Friday, April 25, 2014

The Power of an Affirmation


At the front of my classroom is a poster I created with sample affirmations on it. This year, I have incorporated affirmations while promoting Stephen Covey's 7 Habits of Happy Kids (particularly Habit 6-- Synergize). I thought about how receiving a note or card (or a considerate verbal statement) from my administrator uplifts my spirits. I thought about I am in that same capacity when interacting with my students. At first I wondered how fifth grade students would perceive affirmations, yet they quickly embraced the concept. My students are phenomenal at affirming one another-- and so many are willing to contribute every time I set aside ten or so minutes to incorporate them.

I have encouraged affirmations because I have tried to develop an optimistic outlook in my students as much as possible. I desire for them to focus on their classmates' positive attributes and recognize what makes them "shine" as well. They are essentially part of a "classroom family"-- and it is important for them to recognize how they are a part of that whole. As you see in the image above, the sample affirmations state--

"I like how you always add to the value of our discussions." 
"You are extremely artistic." 
"You are always so articulate." 
"You are always so accurate with numbers." 
"Oh my goodness, your writing sounds PHENOMENAL." 
"You are becoming quite the friend this year."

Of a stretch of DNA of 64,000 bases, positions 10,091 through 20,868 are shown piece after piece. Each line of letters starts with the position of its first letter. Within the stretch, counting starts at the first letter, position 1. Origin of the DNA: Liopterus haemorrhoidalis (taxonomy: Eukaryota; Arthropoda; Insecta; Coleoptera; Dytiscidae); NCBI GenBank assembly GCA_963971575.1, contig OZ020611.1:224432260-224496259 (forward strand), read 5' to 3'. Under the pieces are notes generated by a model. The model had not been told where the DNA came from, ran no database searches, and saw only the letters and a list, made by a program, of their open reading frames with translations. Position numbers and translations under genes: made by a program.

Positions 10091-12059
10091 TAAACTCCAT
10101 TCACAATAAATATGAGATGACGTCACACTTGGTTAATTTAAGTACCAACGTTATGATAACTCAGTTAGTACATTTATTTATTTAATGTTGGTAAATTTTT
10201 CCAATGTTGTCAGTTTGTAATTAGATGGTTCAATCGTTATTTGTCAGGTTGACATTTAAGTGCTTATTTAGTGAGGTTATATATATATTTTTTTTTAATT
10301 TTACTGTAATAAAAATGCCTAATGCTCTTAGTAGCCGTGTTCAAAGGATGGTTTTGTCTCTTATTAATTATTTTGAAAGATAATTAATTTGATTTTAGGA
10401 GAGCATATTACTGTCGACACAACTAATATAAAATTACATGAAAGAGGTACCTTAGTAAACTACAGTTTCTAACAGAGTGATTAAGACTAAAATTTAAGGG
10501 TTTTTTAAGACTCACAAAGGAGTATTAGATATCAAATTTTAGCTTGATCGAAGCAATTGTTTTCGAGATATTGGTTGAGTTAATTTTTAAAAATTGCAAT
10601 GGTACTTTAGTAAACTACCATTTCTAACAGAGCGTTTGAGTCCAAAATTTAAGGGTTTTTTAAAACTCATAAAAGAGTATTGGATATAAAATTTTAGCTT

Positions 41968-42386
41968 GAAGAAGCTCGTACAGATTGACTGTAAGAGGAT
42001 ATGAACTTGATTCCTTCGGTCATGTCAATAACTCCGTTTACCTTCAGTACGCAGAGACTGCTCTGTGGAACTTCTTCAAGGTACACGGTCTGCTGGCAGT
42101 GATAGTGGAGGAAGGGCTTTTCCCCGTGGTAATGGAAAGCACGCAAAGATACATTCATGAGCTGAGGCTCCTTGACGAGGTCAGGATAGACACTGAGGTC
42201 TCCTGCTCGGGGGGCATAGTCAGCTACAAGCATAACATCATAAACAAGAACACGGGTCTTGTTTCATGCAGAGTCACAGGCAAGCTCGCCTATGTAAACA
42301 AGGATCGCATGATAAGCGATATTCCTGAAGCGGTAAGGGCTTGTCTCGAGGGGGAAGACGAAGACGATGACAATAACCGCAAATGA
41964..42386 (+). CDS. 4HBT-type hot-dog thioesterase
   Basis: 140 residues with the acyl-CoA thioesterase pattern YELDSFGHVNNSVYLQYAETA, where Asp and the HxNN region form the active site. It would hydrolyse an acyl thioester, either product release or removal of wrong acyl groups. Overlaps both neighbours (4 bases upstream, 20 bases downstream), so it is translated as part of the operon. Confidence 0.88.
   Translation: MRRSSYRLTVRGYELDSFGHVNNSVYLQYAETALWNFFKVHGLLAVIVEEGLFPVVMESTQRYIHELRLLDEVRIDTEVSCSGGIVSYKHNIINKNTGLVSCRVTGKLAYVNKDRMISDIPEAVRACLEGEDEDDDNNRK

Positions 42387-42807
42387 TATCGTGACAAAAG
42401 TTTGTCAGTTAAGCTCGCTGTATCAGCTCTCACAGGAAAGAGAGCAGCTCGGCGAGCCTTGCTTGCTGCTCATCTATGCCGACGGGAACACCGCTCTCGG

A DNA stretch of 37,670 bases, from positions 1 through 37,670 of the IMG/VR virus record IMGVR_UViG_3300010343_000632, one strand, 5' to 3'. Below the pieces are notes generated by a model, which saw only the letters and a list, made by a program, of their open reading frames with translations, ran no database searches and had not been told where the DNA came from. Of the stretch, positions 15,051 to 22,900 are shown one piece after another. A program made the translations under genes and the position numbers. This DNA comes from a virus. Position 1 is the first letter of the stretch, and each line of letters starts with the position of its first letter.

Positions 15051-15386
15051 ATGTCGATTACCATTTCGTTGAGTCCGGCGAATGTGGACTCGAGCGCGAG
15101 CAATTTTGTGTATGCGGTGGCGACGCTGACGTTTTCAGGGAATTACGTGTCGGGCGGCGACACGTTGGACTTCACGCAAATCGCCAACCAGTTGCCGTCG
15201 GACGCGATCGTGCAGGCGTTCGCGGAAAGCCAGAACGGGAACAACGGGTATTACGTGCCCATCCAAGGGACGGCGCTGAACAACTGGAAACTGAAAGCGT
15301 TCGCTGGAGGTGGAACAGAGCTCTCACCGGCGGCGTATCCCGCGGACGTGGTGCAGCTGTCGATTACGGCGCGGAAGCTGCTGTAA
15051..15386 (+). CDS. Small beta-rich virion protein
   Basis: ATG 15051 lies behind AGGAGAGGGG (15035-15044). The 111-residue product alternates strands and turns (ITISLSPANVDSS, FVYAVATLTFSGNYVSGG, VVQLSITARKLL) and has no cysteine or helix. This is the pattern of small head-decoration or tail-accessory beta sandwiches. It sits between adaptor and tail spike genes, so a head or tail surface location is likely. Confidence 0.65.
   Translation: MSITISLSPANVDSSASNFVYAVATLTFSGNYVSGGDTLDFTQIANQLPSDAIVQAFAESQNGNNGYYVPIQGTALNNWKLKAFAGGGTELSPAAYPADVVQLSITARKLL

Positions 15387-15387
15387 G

"You always have something good to say about everyone." 
"I think what ______________ had to say is so important." 
"Thank you so much for your help." 

These are times when I have had students verbally affirm one another this year--
  • After they present their products
  • After an inquiry-driven lesson where they had to think outside the box and utilize teamwork strategies
  • In the midst of a challenging situation 
  • Prior to state testing 
  • Students will also verbally affirm one another and write affirmations for one another for our classroom awards ceremony a few days before we graduate fifth grade. 
When I introduced the concept, I modeled what an affirmation sounded like and then asked my students to try right away. I used the poster as a reference while asking my students what merits an affirmation. Now 7-8 months later, it is something my students do naturally.

In addition to the poster you see, I also have a large board that consists of a number of kid-oriented Hallmark cards with quirky affirmations in them.

Though I never directly utilized any references when initially introducing affirmations in my classroom, I found a few sites this morning that you may find useful. Here they are--
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